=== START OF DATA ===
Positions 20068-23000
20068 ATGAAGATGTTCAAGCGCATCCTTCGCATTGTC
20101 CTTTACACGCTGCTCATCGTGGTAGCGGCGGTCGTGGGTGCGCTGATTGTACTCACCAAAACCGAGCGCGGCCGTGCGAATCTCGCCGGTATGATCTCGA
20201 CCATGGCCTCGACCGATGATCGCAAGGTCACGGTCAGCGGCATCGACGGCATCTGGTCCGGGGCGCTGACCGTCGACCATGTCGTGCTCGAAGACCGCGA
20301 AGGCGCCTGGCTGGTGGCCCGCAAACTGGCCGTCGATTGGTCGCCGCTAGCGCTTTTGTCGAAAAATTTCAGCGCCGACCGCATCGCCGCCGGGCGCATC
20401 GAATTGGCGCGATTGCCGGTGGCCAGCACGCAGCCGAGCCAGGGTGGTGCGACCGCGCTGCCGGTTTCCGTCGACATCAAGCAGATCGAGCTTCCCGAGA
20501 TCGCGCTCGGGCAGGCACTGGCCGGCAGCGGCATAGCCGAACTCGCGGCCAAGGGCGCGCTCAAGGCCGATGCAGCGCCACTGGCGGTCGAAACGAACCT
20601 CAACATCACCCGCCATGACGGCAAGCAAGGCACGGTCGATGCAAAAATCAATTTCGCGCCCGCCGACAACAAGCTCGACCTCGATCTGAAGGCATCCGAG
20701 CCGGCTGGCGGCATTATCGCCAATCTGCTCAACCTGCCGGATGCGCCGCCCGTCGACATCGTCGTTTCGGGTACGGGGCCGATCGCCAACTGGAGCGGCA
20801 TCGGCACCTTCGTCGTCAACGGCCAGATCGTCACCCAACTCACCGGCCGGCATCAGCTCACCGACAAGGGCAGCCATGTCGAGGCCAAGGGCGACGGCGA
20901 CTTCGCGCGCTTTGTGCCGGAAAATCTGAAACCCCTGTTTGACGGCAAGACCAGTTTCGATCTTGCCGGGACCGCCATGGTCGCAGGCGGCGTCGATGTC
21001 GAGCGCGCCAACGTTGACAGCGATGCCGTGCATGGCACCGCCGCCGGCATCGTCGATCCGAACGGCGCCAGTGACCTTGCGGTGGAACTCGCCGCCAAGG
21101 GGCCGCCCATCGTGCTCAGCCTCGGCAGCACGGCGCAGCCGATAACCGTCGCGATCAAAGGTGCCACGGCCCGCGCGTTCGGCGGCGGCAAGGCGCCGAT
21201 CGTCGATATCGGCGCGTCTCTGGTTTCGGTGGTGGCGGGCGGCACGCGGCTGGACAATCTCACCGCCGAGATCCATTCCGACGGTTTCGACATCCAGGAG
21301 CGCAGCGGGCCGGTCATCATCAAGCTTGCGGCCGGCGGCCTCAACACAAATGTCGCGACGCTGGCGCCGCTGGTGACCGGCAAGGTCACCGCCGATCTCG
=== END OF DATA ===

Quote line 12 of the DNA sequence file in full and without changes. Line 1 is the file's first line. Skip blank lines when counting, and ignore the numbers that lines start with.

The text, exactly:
21001 GAGCGCGCCAACGTTGACAGCGATGCCGTGCATGGCACCGCCGCCGGCATCGTCGATCCGAACGGCGCCAGTGACCTTGCGGTGGAACTCGCCGCCAAGG